Offering two-day workshops, Kolcio taught the creative and contemplative physical practices of somatics, as well as the cognitive approaches to build psychological flexibility and stress resistance among soldiers. Some of the techniques included the history of the body, self-awareness, breathing, body weight, muscle tension and movement.
“Various events leave a mark not only in memory but also in the body,” says Kolcio. “Thus, when helping patients recover from traumatic events, it is important to consider not only the memory in a classic sense, but the memory within the body.”
A political science major as an undergraduate, Kolcio places her body work in the context of that country’s history. The peaceful protest of the Revolution of Dignity has helped that country envision “another kind of orientation, one that seemed intent on superseding ethnic, national, and religious definitions,” she wrote in Contact Quarterly.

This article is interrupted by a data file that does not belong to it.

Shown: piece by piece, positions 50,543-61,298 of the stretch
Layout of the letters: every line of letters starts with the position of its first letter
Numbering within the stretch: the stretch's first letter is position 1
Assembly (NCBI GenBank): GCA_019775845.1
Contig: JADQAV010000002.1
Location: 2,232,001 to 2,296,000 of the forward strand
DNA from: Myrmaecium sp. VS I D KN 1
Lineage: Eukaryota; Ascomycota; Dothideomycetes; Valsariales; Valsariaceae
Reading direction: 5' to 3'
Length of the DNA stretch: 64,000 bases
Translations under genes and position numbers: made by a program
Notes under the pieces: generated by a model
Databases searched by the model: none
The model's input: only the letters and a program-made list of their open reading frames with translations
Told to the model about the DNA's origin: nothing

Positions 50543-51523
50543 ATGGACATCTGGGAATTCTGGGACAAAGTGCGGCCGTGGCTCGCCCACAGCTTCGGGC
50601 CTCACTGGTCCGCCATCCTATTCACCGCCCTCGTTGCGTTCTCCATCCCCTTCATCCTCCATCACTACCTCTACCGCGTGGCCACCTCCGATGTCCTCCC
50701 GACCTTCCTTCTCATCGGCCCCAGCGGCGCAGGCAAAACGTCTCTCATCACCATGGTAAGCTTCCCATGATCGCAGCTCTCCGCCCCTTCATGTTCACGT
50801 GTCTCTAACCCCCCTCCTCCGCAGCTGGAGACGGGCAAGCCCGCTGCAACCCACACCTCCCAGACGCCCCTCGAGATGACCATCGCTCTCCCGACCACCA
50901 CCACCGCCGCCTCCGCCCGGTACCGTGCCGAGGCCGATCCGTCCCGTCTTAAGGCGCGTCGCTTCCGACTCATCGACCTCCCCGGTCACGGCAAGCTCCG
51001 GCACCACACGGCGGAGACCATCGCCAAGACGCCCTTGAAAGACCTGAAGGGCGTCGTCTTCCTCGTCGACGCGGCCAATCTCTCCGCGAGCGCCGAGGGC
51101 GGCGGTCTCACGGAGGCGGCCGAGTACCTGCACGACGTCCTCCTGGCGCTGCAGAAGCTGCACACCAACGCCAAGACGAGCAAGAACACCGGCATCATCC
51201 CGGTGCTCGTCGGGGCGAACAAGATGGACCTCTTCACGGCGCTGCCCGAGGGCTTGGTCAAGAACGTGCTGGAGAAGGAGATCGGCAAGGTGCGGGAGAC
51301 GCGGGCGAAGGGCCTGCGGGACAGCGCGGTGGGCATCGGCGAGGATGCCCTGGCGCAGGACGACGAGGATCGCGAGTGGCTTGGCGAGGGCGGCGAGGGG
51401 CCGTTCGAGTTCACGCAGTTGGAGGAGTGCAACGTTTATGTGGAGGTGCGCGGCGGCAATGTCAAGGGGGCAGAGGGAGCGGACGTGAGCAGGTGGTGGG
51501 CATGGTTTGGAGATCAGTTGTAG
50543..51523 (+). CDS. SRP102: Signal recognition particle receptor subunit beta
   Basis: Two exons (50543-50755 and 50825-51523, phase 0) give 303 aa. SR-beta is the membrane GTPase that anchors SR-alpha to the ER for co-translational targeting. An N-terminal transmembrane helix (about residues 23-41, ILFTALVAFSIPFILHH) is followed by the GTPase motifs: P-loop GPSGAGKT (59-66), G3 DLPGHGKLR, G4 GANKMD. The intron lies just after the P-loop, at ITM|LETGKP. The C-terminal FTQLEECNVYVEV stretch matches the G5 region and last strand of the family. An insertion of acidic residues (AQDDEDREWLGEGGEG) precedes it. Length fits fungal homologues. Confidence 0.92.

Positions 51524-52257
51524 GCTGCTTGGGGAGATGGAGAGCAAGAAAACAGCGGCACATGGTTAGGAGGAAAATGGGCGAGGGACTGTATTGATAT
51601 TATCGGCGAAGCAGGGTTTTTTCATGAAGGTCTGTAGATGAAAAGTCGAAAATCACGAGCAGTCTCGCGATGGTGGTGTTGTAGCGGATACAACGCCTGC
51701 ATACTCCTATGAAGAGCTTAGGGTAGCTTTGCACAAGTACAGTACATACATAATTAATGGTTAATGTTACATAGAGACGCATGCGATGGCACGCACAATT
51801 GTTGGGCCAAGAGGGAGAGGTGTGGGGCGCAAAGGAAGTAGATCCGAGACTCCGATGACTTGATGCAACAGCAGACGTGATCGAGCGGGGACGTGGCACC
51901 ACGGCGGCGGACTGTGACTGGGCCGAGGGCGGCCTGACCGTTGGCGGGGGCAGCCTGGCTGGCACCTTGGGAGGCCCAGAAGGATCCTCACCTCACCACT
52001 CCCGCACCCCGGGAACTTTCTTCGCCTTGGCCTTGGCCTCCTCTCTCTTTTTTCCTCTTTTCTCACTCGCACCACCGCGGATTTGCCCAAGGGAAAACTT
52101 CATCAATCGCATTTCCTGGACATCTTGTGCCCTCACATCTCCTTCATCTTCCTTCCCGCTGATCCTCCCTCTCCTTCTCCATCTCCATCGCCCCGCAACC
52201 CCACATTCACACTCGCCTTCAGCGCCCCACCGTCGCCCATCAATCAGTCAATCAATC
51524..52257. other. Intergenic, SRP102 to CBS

”What if we treated social-political orientation in the way we approach awareness in a somatic workshop?” she asks in her article. “I believe this is why my somatic workshops are being embraced here. People are seeking new ways of making sense in the world…. Somatics is an individual practice; I also see it as a social movement.”
by Lauren Rubenstein •
Katja Kolcio, associate professor of dance, associate professor of environmental studies, and a group of students attended the Ukraine in Washington forum at the Capitol Building in Washington, D.C., on March 30, where Ukrainian President Petro Poroshenko delivered the keynote address. Poroshenko was in Washington for President Barack Obama’s Nuclear Summit.
The trip was funded by the Dean of Social Sciences and the Dean of Arts and Humanities. According to Kolcio, the highlight of the trip occurred when Poroshenko responded to a question posed by Misha Iakovenko ’18 about the president’s efforts to deal with corruption, and a recent article that appeared in the Kyiv Post by gas company CEO and anti-corruption advocate Oleg Prokhorenko. The group also heard panels on Humanitarian Crisis, Economic Reform, and Political Context: Budapest to Minsk Agreements.